Think about a 1990’s investigation of the Titanic sinking. No one living was there in the shipyard as the Titanic was being built or heard the decisions made in the White Star Line’s Board Room. One hundred years later, we can only assume we have the story right. Real problems suffered by Titanic’s construction aren’t technologically applicable today … or are they? But the point is made: unless there is a first-hand knowledge of the topic, there is less chance of portraying the facts accurately. A reader focuses on accuracy, not someone else’s opinion.
Which is why, I prefer to write fiction. I don’t hurt anyone; I can apply my experience to the problems I see; and hopefully, people will sit up and listen.
Novels are fun to read; you get a lesson and a story for the price of one. Even the greatest story-teller ever, Jesus, was into fiction; no, seriously, look it up. No one thinks that The Good Samaritan was actually Jesus’s crazy Uncle Tonoose or that The Prodigal Son was a kid he knew from school. They were Parables; stories that taught lessons at a dozen different levels.
My first aviation novel: The Air Crash Files: Jet Blast, gave the reader a seat up front into the machinations of Accident Investigation. But it also came with a warning and a lesson; a chance for the aviation industry to step back and take stock of where we are going at light speed, perhaps to slow the ‘roller-coaster’ process down before it gets away from us.
My second novel came out on September 18, 2017. The Air Crash Files: Thermal Runaway, takes the aviation industry into alien territory – its own day-to-day activities. Introduce an unknown entity into the everyday and, if not respected, it plays like pure Sodium and Water; like mixing humans and dinosaurs in Jurassic Park; the ‘normal’ becomes ‘chaos’. Something that is not considered when introducing a new product into the industry, is how that product cannot adapt to the everyday ways of the industry.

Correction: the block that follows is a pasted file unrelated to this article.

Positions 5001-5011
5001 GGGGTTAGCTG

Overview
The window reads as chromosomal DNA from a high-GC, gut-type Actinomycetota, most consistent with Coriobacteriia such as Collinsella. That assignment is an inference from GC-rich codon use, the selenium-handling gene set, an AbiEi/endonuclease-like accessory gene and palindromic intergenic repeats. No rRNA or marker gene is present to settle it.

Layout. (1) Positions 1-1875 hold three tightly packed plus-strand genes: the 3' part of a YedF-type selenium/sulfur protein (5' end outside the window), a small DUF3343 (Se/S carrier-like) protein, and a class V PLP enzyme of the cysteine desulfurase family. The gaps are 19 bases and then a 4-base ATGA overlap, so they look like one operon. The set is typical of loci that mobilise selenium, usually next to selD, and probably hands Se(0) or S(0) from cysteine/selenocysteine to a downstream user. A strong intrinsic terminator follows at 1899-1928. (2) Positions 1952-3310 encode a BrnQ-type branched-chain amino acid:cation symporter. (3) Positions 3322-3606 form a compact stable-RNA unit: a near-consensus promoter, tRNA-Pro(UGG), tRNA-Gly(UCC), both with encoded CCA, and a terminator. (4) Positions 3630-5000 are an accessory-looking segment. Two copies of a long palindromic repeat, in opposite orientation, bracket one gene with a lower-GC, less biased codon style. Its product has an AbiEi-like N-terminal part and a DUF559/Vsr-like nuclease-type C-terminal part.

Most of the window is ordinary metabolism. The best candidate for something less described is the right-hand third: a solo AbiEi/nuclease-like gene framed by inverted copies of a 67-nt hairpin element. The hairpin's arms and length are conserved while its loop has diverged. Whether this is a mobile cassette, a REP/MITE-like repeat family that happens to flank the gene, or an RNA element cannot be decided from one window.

For example, it is interesting to see how a UAV is being assimilated into the National Aerospace System (NAS). The UAV began as a hobby, until the military found a defense capability; it exploded onto the NAS in an unrestrained frenzy of amateurs and professionals dragging the UAV into controversies of safety versus utilization; it’s a long fight.
In a far less highlighted position is 3-D printing. This evolving technology, although not as controversial, still needs to be proven safe, a fact hampered by cries for approval tempered by concerns for safety.
NOTE: I am proud of my novels because they can be read by someone as young as an eight-year old; there’s no profanity; no adult situations in Jet Blast or Thermal Runaway. What would be the purpose or need? I strived to create works that my Grandson could read then discuss with me later. And isn’t that the point of writing: to reach the people best influenced by what they can learn? Give them something to dream about doing?
Thanks to Basil Jackson, it worked for me.